"We found indirect evidence of the existence of an educational infrastructure, which could have enabled the composition of biblical texts," said Piasetzky. "Literacy existed at all levels of the administrative, military and priestly systems of Judah. Reading and writing were not limited to a tiny elite."

On the other hand, Finkelstein noted: "Following the fall of Judah, there was a large gap in production of Hebrew inscriptions until the second century BCE, the next period with evidence for widespread literacy. This reduces the odds for a compilation of substantial Biblical literature in Jerusalem between ca. 586 and 200 BCE.”
It's difficult to evaluate the results of this project based only on a few popular articles that are in turn based on a press release. I would rather have the final publication, but all in good time. Overall, it sounds reasonably persuasive. It was pretty clear already from the epigraphic evidence that literacy was widespread by the late 7th and early sixth centuries BCE (i.e., roughly the reign of King Josiah). For example, an officer writing one of the Lachish letters (letter 3) was insulted that his commanding officer implied that he couldn't read.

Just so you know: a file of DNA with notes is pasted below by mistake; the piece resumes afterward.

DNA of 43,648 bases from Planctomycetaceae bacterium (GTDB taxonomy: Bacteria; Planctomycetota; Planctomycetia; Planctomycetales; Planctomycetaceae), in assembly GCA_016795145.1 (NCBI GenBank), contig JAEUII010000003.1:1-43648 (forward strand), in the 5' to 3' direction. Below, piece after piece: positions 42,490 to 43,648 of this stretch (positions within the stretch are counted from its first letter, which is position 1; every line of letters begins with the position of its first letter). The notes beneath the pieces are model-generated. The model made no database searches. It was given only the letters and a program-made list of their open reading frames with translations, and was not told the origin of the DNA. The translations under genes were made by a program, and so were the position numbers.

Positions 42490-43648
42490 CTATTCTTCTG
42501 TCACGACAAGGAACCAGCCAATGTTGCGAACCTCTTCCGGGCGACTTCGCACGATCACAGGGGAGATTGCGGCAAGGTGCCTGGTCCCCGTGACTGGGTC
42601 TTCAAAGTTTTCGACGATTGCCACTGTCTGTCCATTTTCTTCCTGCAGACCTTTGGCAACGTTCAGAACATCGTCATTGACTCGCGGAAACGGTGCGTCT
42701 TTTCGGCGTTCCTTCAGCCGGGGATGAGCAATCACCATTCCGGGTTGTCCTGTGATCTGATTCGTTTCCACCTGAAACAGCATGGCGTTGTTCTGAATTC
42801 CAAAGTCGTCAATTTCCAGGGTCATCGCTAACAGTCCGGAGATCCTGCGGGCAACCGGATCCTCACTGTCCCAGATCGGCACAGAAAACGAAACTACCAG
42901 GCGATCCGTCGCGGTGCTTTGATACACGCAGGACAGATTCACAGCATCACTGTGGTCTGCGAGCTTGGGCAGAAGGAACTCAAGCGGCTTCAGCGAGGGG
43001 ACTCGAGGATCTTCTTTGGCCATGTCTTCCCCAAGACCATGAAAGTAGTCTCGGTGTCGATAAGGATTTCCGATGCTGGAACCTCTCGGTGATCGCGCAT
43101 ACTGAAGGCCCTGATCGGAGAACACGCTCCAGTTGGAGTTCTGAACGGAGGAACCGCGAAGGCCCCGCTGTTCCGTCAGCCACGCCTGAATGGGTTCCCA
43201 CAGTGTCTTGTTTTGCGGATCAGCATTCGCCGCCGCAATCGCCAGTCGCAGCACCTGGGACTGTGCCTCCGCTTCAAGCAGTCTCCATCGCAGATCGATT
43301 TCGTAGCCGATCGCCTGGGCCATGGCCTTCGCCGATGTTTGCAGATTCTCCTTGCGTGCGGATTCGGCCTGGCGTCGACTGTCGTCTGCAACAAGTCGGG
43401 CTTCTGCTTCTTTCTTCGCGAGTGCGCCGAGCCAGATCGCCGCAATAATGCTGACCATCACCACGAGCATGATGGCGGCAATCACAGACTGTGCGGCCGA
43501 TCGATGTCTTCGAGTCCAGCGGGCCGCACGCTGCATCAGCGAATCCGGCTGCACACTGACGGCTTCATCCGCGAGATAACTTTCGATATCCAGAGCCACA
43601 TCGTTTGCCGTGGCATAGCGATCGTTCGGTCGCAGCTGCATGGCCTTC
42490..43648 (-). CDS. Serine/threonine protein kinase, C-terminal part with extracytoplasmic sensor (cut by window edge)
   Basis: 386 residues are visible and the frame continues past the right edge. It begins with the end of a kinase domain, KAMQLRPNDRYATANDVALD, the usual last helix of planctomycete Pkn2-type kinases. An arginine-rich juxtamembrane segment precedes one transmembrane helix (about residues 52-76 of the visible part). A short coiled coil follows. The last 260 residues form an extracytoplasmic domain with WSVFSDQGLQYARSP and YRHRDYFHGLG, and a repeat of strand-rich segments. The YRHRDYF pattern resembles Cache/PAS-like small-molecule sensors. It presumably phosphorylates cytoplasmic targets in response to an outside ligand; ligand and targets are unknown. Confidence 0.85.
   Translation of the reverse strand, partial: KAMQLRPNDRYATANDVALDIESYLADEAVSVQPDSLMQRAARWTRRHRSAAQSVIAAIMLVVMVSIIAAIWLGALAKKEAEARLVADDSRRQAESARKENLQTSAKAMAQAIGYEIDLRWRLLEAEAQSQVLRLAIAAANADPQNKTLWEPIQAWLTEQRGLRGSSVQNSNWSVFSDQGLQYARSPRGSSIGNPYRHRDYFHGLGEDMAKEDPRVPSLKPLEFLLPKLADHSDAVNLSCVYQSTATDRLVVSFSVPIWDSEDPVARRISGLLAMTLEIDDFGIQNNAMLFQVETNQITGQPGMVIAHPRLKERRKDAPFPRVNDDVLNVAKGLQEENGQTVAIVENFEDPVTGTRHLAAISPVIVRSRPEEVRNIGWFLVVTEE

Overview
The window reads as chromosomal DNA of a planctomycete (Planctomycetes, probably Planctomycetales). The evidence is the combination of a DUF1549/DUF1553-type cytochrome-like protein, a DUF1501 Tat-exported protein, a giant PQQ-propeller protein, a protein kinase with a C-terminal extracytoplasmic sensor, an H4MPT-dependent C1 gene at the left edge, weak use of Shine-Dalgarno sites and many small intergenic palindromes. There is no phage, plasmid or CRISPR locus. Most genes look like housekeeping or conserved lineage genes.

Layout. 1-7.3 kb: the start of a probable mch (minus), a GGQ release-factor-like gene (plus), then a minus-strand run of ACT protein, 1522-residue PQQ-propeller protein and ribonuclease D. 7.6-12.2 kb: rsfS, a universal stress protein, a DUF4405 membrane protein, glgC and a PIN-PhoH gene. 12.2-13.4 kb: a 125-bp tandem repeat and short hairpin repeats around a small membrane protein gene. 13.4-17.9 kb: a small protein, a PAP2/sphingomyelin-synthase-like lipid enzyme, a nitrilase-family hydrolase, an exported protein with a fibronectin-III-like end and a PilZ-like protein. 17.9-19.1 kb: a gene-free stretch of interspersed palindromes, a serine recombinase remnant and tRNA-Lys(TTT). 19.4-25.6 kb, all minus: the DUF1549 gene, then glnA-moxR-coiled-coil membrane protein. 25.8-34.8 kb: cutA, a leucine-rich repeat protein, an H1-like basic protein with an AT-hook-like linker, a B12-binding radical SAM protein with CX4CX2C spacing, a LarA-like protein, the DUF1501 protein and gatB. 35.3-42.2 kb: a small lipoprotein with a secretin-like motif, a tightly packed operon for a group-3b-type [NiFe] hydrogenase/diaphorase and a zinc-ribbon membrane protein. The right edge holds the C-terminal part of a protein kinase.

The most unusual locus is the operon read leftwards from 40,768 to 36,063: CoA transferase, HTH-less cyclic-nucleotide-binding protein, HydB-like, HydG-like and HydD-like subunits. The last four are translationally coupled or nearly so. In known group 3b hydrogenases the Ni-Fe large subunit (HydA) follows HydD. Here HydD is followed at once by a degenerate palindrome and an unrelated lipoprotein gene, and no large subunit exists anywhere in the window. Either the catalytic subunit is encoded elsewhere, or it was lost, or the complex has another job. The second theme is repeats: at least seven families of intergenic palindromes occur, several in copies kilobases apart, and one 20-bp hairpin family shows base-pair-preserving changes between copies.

That said, the study draws some broad conclusions based, first, on a very small sample of evidence and, second, on an argument from relative silence. So some caution is in order. I look forward to seeing the final publication with a fully detailed account of the evidence, analysis, and arguments.

More on the Maccabees Project

BU project attempts to understand the Maccabees (Cristela Guerra, Boston Globe).
Passover season may seem like an unlikely time to ponder the origins of Hanukkah.

But not for a Boston-based team of international scholars participating in a multi-disciplinary research effort called The Maccabees Project.